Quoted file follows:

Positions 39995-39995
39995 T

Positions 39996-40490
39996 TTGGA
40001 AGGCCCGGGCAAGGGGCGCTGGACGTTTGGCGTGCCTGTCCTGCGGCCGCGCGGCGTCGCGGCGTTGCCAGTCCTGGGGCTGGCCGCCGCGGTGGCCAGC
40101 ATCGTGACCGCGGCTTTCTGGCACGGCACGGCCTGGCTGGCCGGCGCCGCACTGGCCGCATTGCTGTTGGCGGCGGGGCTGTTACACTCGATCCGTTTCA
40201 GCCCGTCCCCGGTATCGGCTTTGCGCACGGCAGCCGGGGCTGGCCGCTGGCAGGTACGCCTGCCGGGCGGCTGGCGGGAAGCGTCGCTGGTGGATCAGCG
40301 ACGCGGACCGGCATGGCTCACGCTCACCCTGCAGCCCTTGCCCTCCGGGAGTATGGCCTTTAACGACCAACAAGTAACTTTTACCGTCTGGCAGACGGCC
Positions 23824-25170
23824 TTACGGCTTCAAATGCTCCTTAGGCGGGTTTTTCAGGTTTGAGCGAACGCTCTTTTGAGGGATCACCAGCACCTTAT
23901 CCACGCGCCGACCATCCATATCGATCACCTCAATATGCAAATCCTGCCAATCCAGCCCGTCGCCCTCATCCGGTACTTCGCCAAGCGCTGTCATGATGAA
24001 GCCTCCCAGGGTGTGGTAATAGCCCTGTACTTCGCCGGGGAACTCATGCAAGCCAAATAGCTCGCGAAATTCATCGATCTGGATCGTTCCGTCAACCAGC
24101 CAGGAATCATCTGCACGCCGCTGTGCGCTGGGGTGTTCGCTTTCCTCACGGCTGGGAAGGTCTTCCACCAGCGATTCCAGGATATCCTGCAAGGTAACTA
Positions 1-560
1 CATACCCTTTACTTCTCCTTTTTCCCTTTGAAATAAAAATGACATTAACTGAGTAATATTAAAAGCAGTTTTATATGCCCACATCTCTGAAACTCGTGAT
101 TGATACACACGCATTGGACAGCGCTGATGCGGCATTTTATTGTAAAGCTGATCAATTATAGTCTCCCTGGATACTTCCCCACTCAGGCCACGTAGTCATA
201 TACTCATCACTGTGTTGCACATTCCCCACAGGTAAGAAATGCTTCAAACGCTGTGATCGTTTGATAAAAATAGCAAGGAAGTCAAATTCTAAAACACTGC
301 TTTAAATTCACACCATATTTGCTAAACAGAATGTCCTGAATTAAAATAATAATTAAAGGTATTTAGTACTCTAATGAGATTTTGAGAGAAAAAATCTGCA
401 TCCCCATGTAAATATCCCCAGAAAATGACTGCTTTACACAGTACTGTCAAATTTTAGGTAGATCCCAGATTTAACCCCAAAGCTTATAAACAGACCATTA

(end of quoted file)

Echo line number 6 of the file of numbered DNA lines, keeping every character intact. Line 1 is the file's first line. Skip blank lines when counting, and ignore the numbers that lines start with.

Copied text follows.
40101 ATCGTGACCGCGGCTTTCTGGCACGGCACGGCCTGGCTGGCCGGCGCCGCACTGGCCGCATTGCTGTTGGCGGCGGGGCTGTTACACTCGATCCGTTTCA